Best of our wild blogs: 14 Apr 12

Seagrassy at Chek Jawa with new wild piglets
from wild shores of singapore

After a Morning Rain @ Upper Peirce Reservoir
from Beauty of Fauna and Flora in Nature

A family of Little Grebes
from Bird Ecology Study Group

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"No Shark Fins Singapore" campaign launched

Channel NewsAsia 13 Apr 12;

SINGAPORE: A "No Shark Fins Singapore" campaign has been launched at the Asia Dive Expo (ADEX) 2012.

It hopes to make Singapore shark fin-free by 2013 and is looking to convince all Chinese restaurants and companies to remove shark fins from their menus and corporate events respectively, and conduct active outreach programmes to primary and secondary schools.

Non-profit organisations that have shown their support for this ground-up shark conservation campaign so far include WWF Singapore, Project FIN, Fauna and Flora International, IUCN, Shark Research Institute, and Humane Society International.

- CNA/cc

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Iconic Conservationists Appeal to Indonesia to Save Orangutans from ‘Extreme Threat’

Jakarta Globe 14 Apr 12;

Nairobi. Characterizing Indonesia’s biodiversity as under “extreme threat,” the patrons of the Great Apes Survival Partnership (GRASP) – Jane Goodall, Richard Leakey, Richard Wrangham and Russell Mittermeier – have sent a letter to the president of Indonesia asking him to halt the destruction currently underway in Sumatra and enforce laws that protect orangutans and their habitat.

The letter was sent to President Susilo Bambang Yudhoyono on Friday in response to man-made fires in the Leuser Ecosystem that were set to clear rainforest for oil palm plantations through allegedly illegal permits.

New GRASP LogoExperts fear that as many as 300 orangutans could perish in the fires. The Sumatran orangutan is classified as critically endangered, and no more than 6,300 are believed to exist in the wild.

The fires have also damaged the region’s ecosystem. A 2011 report issued by GRASP and the United Nations Environment Programme (UNEP) called the Leuser Ecosystem as an “incredibly important area for conservation.”

The GRASP patrons, widely recognized as leaders in great ape conservation and research, have asked that President Yudhoyono suspend all agricultural activity in the region, enforce laws protecting orangutans and their habitat, and uphold commitments made through the Kinshasa Declaration on Great Apes.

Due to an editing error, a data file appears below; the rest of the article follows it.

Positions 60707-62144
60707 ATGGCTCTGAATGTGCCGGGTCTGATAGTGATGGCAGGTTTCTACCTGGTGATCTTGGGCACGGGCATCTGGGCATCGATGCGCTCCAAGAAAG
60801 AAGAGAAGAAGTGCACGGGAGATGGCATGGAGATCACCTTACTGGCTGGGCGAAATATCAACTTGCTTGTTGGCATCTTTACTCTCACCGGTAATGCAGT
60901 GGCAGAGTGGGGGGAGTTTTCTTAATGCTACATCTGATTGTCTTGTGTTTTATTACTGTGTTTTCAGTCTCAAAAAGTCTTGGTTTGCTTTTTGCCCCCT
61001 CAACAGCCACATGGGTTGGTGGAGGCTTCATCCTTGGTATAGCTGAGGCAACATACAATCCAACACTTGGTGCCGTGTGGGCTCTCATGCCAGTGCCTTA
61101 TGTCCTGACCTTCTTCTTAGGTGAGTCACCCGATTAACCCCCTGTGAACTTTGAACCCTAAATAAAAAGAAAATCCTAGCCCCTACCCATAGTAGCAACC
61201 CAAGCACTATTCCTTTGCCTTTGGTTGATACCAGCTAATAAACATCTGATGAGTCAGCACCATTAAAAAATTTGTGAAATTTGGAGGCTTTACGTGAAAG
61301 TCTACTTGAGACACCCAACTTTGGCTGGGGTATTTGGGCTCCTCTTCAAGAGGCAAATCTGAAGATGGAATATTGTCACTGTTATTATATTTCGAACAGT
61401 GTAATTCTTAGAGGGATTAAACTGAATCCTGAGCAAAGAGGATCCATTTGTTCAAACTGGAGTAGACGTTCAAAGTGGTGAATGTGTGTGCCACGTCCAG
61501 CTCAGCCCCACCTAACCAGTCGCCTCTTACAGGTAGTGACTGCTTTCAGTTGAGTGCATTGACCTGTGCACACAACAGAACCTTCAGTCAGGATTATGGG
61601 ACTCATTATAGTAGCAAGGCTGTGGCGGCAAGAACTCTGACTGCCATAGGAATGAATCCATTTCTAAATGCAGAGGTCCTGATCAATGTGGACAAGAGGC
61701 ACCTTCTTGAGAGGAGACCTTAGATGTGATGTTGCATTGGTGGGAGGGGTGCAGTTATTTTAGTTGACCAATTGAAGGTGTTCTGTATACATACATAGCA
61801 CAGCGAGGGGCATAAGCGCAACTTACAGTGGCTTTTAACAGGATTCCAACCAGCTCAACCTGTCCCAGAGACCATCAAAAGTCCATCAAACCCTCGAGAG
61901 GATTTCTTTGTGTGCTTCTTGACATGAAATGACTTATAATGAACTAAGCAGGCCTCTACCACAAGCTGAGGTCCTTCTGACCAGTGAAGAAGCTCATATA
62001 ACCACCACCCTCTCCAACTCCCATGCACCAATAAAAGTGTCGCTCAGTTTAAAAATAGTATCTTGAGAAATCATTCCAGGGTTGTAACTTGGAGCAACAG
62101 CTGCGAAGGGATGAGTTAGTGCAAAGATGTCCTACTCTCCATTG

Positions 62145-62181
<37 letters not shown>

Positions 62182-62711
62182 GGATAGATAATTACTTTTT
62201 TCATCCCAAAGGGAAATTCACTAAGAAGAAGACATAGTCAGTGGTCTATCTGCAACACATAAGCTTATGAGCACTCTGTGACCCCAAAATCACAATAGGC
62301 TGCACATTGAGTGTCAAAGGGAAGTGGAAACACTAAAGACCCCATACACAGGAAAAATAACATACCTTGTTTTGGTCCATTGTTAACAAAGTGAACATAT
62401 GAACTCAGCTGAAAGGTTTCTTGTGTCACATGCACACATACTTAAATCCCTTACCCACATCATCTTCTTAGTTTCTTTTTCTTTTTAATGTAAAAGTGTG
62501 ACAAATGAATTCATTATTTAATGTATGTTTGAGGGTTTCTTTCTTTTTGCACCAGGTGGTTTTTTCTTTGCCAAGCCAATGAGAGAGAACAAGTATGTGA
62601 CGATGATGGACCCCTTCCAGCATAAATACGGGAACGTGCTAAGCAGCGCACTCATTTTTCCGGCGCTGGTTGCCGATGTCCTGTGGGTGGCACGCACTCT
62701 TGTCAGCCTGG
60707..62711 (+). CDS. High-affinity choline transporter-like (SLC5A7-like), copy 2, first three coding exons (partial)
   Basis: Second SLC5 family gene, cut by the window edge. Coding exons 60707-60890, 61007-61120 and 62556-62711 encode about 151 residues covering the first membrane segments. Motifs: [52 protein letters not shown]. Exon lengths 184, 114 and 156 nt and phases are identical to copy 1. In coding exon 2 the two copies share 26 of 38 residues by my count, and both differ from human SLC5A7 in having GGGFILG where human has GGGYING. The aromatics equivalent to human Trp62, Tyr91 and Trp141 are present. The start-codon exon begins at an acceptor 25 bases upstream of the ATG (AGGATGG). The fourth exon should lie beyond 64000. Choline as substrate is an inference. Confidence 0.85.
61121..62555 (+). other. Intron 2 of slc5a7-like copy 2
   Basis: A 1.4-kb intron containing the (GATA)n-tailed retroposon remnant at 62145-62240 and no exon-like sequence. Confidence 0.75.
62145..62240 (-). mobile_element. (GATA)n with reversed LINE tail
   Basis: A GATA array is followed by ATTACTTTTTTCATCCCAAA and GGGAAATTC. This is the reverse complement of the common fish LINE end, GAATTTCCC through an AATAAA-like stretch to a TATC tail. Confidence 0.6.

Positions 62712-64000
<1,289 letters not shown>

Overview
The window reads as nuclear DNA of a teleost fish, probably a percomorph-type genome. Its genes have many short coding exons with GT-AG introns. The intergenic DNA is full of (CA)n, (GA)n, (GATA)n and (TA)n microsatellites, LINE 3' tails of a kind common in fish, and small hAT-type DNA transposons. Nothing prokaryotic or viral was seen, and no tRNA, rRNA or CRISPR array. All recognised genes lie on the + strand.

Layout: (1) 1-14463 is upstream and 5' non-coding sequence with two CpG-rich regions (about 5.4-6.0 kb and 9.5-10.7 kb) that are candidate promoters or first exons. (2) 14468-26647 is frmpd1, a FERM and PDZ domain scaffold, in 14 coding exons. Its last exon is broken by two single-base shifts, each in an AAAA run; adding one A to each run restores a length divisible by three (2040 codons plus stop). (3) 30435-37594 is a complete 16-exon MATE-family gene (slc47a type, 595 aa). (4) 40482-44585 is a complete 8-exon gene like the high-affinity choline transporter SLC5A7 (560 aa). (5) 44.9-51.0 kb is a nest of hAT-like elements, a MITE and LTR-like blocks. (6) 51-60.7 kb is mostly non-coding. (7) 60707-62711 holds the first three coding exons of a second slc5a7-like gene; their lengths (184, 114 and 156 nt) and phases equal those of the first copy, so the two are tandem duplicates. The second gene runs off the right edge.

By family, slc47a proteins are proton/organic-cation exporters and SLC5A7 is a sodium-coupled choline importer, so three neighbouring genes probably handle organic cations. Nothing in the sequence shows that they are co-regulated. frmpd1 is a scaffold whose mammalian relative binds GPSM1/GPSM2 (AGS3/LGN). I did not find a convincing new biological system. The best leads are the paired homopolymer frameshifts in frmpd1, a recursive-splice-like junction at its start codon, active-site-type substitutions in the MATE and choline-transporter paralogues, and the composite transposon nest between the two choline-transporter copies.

GRASP, a unique alliance comprised of member nations, conservation organizations, United Nations agencies, and private supporters, was created in 2001 to protect great apes and their habitat in Africa and Asia.

Open Letter to Indonesia President Yudhoyono to Save Orangutans
Jakarta Globe 14 Apr 12;

His Excellency
Dr. H. Susilo Bambang Yudhoyono
Republic of Indonesia
Istana Merdeka
Jakarta Pusat 10110 Indonesia

Your Excellency,

We, the undersigned, have devoted much of the past half-century to the study of great apes and the advocacy for their protection. That is why we are gravely concerned about the ecological damage caused by man-made fires in Sumatra, and why we write to you today as Patrons of the Great Apes Survival Partnership (GRASP) to ask you to halt this destruction.

The fires set to clear forest land in the Province of Aceh for oil palm plantations currently threaten the Leuser Ecosystem, which includes some of the most important great ape habitat in the world. Experts believe that as many as 300 critically endangered Sumatran orangutans may perish in the fires, pushing the species even closer to extinction.

In 2005, the Government of Indonesia signed the Kinshasa Declaration on Great Apes, which articulated the need to “ensure the effective enforcement of legislation protecting great apes.”

The Leuser Ecosystem is classified as National Strategic Area for Environmental Protection under Indonesia’s National Spatial Plan, and is an important part of the country’s REDD (Reducing Emissions from Deforestation and Degradation) programme. The Leuser Ecosystem constitutes the buffer zone for the Leuser Biosphere Reserve and a World Heritage Site, as designated by the United Nations Educational, Scientific and Cultural Organization (UNESCO).

The Leuser Ecosystem is protected under Indonesian law, and was declared off-limits to agricultural development through a Presidential moratorium on new plantations in primary forests and peatlands that was announced in 2011 as part of Indonesia’s commitment to reduce carbon emissions, with support from the Government of Norway.

In 2011, the United Nations Environment Programme (UNEP) and GRASP published Orangutans and the Economics of Sustainable Forest Management in Sumatra, a report that called the region an “incredibly important area for conservation.” That same report indicated that the Leuser Ecosystem rose in value by 71 percent if economic benefits derived through conservation were adopted in favor of agricultural conversion.

As such, we respectfully ask that the Government of Indonesia:

Enforce the laws that protect the orangutans and habitat of the Leuser Ecosystem
Suspend all activities by oil palm companies on recently cleared and burned lands in the Leuser Ecosystem
Ban further land drainage and forest clearing in the Tripa peat swamps
Honor commitments made through the 2005 Kinshasa Declaration on Great Apes
Honor commitments made through the 1972 World Heritage Convention